As many commentators about sex research are fond of pointing out, in the fourth century B.C.E., the philosopher Plato offered a fanciful account that attributed the origins of erotic desire to divine punishment. Zeus punished the first human beings for impious and willful misbehavior by splitting them in half. 1 Erotic love, the desire to reunite lost halves, is the legacy of that punishment. Plato's mythology described not only the erotic entanglements of men and women but of men and men as well as women and women. Since then, the debate about the origins and meaning of eroticism, and especially same-sex eroticism, has only grown more contentious. Some twenty-five hundred years and a great deal of failed research later, questions about the origins of erotic interests still enjoy considerable prominence, though lately it has not been philosophers but scientists who have taken up the inquiry, and they study not eros but sexual orientation. Genetic loading, fetal hormone exposure, and cerebral lateralization have supplanted gods, divine wrath, and mortal longings as the categories used to investigate and explain erotic desire.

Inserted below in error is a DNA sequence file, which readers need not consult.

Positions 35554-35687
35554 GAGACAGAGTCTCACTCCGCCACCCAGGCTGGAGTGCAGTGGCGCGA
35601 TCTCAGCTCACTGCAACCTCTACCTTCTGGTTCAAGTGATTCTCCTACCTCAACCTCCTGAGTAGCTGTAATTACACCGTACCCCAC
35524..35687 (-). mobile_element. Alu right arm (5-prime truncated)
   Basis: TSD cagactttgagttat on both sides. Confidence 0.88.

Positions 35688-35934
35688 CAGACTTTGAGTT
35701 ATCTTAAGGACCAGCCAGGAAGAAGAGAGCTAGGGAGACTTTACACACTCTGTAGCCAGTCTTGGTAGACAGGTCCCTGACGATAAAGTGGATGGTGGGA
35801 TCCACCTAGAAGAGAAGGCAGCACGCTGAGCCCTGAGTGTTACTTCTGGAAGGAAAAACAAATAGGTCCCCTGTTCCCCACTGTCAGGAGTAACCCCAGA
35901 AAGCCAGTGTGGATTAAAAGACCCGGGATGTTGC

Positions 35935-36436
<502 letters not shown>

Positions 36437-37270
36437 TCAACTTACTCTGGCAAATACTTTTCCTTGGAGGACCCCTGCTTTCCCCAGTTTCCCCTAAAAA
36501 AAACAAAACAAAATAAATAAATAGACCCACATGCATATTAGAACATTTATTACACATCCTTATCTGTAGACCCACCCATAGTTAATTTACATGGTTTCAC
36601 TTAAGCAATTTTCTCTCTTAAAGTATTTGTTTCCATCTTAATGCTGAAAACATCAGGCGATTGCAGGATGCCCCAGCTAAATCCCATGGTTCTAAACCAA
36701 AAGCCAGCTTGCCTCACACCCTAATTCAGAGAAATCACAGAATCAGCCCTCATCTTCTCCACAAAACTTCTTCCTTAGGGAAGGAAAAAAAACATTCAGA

Since scientific efforts to account for sexual orientation commenced in earnest in the nineteenth century, researchers have reported differences between gay and straight people in their fat distribution, metabolism, hair quality, height, lisping, lipid levels, the angles at which they carry their arms, susceptibility to paranoia, and an almost indefinite number of biophysical and psychodevelopmental traits. 2 From these alleged anatomical and behavioral differences between gay and straight people various competing conclusions have been drawn about the origins of erotic desires: that they result from events in psychosexual development and are therefore primarily psychological in origin